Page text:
Filling Pattern – No. 563

category: Limet-Filling pattern
linen used: 13.5/cm thread count
threads used: coton à broder No. 20
stitches used: Rose and diagonal Back stitches
center: intersection of withdrawn thread lines (in other shapes or motifs: longitudinal axis = withdrawn thread line)
one pattern segment = 40 threads

After many patterns for small and medium-sized areas, I will now present one for very large areas. A single pattern segment spans 10 squares – that’s 40 threads of fabric!

I came across the pattern years ago when I was visiting an exhibition.

Of course, I immediately tried to find out how it was worked. My pattern is slightly different.

The filling pattern shown here is a practice exercise only. You can see it used in a shape at the end of this article.

First, establish a Limet grid with an intersection of withdrawn thread lines as center by alternately cutting 1, leaving 3, vertically and horizontally.

First work one Rose stitch around the center. Then bring the needle up two squares below the center.
Now work 12 Back stitches diagonally across the squares around the Rose stitch. To clarify the run of the stitches, I have created an overview:

From the emerging point two squares below the center point, move 1 square diagonally to the top right, insert and bring the needle up 1 square to the left again. It is important that you catch the working thread that runs along the back. Always take care to keep the holes between the stitches well defined and open. As a result, the pattern appears clear and sharply defined in the end.

Again move the needle over 1 square diagonally to the top right, insert and bring it up again 2 squares to the left and 1 square down.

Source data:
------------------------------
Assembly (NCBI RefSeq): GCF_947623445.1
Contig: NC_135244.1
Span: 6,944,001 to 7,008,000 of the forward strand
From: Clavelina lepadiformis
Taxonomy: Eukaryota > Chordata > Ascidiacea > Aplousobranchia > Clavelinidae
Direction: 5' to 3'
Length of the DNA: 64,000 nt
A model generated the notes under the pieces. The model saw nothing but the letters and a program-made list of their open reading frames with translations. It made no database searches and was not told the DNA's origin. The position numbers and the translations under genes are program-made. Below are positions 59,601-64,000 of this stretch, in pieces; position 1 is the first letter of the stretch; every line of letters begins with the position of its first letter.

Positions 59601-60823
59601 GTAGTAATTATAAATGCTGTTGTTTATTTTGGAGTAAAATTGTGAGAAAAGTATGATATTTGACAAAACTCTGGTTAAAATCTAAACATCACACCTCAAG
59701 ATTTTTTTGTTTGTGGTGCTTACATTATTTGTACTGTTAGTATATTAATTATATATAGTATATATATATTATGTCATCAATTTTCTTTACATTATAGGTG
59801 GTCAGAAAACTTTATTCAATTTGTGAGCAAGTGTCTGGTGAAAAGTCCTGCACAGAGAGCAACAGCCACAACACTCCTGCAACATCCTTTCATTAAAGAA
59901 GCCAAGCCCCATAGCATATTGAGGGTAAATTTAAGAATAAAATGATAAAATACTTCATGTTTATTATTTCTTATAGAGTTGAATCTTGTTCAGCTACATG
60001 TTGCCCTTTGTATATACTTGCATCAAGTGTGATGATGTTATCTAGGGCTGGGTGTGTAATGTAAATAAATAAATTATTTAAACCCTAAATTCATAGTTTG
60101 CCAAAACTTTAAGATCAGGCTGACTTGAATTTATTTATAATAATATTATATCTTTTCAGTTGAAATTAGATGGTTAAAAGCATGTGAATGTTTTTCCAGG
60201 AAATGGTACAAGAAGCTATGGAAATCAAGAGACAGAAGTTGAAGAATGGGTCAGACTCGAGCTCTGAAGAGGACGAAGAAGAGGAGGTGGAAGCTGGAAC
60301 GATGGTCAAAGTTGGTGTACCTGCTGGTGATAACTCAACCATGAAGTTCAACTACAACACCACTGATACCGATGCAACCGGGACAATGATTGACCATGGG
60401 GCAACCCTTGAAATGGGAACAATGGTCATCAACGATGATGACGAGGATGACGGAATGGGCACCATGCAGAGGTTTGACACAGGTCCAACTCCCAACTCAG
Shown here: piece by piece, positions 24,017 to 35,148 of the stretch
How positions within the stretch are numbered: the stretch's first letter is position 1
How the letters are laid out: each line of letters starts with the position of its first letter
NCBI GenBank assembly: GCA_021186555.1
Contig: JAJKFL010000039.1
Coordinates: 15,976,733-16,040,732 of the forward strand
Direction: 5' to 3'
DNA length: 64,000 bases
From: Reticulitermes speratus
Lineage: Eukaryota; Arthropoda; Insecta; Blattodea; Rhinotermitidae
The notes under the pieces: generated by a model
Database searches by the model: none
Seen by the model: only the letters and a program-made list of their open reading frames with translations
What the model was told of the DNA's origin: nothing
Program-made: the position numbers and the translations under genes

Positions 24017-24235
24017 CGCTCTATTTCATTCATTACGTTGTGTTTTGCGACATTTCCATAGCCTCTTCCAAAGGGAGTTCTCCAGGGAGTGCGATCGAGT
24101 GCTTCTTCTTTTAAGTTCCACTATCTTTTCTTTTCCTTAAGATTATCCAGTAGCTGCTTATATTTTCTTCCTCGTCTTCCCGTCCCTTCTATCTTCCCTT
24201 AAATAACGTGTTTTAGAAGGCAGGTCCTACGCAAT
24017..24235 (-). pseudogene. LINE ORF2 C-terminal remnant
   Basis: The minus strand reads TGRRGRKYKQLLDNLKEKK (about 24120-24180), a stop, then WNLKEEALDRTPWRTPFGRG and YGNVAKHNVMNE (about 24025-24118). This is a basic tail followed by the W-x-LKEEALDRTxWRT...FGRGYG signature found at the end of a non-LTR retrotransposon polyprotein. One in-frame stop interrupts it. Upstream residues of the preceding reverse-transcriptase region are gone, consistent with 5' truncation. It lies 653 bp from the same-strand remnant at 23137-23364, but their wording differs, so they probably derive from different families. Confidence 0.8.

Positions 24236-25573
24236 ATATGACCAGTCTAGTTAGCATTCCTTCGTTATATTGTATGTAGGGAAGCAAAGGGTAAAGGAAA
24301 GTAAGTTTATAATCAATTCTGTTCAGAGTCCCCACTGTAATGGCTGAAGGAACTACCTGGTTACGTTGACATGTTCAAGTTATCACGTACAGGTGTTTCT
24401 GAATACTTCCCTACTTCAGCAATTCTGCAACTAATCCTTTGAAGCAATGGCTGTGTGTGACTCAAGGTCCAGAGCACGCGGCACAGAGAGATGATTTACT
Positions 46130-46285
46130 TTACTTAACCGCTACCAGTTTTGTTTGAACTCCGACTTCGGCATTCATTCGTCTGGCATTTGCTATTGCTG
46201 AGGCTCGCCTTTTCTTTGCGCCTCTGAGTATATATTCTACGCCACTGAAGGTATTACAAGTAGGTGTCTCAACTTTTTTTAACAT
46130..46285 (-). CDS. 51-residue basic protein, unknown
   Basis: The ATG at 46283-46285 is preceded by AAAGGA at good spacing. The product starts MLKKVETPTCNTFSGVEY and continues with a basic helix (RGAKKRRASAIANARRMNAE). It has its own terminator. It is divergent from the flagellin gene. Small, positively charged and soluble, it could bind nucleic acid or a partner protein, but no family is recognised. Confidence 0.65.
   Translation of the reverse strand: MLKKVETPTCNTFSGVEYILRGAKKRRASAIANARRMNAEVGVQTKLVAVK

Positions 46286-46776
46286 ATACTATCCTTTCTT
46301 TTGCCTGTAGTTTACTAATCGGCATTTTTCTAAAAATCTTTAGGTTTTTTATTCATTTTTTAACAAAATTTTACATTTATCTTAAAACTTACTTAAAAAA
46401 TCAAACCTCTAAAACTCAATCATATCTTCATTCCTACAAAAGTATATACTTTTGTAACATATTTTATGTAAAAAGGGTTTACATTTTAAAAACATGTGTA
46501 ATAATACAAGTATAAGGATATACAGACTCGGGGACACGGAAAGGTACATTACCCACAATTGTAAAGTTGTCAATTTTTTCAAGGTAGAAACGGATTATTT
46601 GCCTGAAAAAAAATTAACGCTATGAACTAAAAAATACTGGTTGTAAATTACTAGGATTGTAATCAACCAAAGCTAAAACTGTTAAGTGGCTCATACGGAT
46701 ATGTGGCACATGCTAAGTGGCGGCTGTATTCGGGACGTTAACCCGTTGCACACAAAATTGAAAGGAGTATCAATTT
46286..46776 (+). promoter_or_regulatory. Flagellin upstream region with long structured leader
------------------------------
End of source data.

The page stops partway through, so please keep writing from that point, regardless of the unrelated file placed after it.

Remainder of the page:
Move the needle over 1 square diagonally to the bottom right, insert and bring it up again 2 squares diagonally to the top left.

Rotate the work 90° counter-clockwise. From here you repeat the first three Back stitches by moving 1 square diagonally to the top right, insert and bring the needle up 1 square to the left again.

Again move the needle over 1 square diagonally to the top right, insert and bring it up again 2 squares to the left and 1 square down.

Move the needle over 1 square diagonally to the bottom right, insert and bring it up again 2 squares diagonally to the top left.

Again rotate the work 90° counter-clockwise. From here you repeat the first three Back stitches by moving 1 square diagonally to the top right, insert and bring the needle up 1 square to the left again.

Again move the needle over 1 square diagonally to the top right, insert and bring it up again 2 squares to the left and 1 square down.

Move the needle over 1 square diagonally to the bottom right, insert and bring it up again 2 squares diagonally to the top left.

Again rotate the work 90° counter-clockwise. From here you repeat the first three Back stitches by moving 1 square diagonally to the top right, insert and bring the needle up 1 square to the left again.

Again move the needle over 1 square diagonally to the top right, insert and bring it up again 2 squares to the left and 1 square down.

Move the needle over 1 square diagonally to the bottom right, insert and bring it up again 2 squares diagonally to the top left.

The round closes with the twelfth stitch. A criss-cross pattern of stitches has emerged around the Rose stitch. I don’t think this formation is prominent enough. So I repeat the twelve stitches.
From the stitch after the last Back stitch, the needle is moved 1 square to the left. There is the center of the first surrounding Rose stitch.

A total of 12 Rose stitches are worked around the cross.

With the center section complete, it now makes sense to create the Rose stitch grid for the entire pattern.

From the center of the last Rose stitch, move the needle up 1 square up, bring it up and turn the work 90° counter-clockwise. From here work a diagonal row of Rose stitches to the edge. These stitches intertwine into the Rose stitches of the middle section.

Parallel to this and at a distance of 7 free holes – seen on a horizontal line – between the centers of the Rose stitches of both rows, another Rose stitch row is embroidered along the middle part.

Two further rows of Rose stitches are worked crosswise.

One further Rose stitch row is embroidered outwards each existing one.

The grid is completed with double rows of rose stitches across the entire shape.